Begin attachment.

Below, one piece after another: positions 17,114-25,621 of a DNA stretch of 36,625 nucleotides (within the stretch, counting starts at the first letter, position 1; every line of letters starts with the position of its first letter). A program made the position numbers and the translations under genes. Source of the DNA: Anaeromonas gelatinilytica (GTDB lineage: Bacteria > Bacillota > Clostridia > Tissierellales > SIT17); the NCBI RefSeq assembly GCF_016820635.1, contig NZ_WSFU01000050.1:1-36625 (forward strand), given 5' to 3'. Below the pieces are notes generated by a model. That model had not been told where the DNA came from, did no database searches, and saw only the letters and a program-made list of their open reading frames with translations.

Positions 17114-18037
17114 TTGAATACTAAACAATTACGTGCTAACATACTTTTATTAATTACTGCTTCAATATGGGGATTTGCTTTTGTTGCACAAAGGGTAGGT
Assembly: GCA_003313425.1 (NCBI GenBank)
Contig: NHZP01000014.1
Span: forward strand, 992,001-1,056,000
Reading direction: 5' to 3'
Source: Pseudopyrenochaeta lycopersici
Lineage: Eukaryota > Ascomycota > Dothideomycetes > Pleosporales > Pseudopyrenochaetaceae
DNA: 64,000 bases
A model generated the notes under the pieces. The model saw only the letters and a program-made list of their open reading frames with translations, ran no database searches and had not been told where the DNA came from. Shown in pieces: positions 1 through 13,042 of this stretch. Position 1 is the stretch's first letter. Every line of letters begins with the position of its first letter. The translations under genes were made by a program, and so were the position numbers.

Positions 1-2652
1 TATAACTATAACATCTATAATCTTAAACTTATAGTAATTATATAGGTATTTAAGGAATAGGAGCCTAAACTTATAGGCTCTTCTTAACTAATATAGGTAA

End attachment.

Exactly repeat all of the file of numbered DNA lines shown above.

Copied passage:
Below, one piece after another: positions 17,114-25,621 of a DNA stretch of 36,625 nucleotides (within the stretch, counting starts at the first letter, position 1; every line of letters starts with the position of its first letter). A program made the position numbers and the translations under genes. Source of the DNA: Anaeromonas gelatinilytica (GTDB lineage: Bacteria > Bacillota > Clostridia > Tissierellales > SIT17); the NCBI RefSeq assembly GCF_016820635.1, contig NZ_WSFU01000050.1:1-36625 (forward strand), given 5' to 3'. Below the pieces are notes generated by a model. That model had not been told where the DNA came from, did no database searches, and saw only the letters and a program-made list of their open reading frames with translations.

Positions 17114-18037
17114 TTGAATACTAAACAATTACGTGCTAACATACTTTTATTAATTACTGCTTCAATATGGGGATTTGCTTTTGTTGCACAAAGGGTAGGT
Assembly: GCA_003313425.1 (NCBI GenBank)
Contig: NHZP01000014.1
Span: forward strand, 992,001-1,056,000
Reading direction: 5' to 3'
Source: Pseudopyrenochaeta lycopersici
Lineage: Eukaryota > Ascomycota > Dothideomycetes > Pleosporales > Pseudopyrenochaetaceae
DNA: 64,000 bases
A model generated the notes under the pieces. The model saw only the letters and a program-made list of their open reading frames with translations, ran no database searches and had not been told where the DNA came from. Shown in pieces: positions 1 through 13,042 of this stretch. Position 1 is the stretch's first letter. Every line of letters begins with the position of its first letter. The translations under genes were made by a program, and so were the position numbers.

Positions 1-2652
1 TATAACTATAACATCTATAATCTTAAACTTATAGTAATTATATAGGTATTTAAGGAATAGGAGCCTAAACTTATAGGCTCTTCTTAACTAATATAGGTAA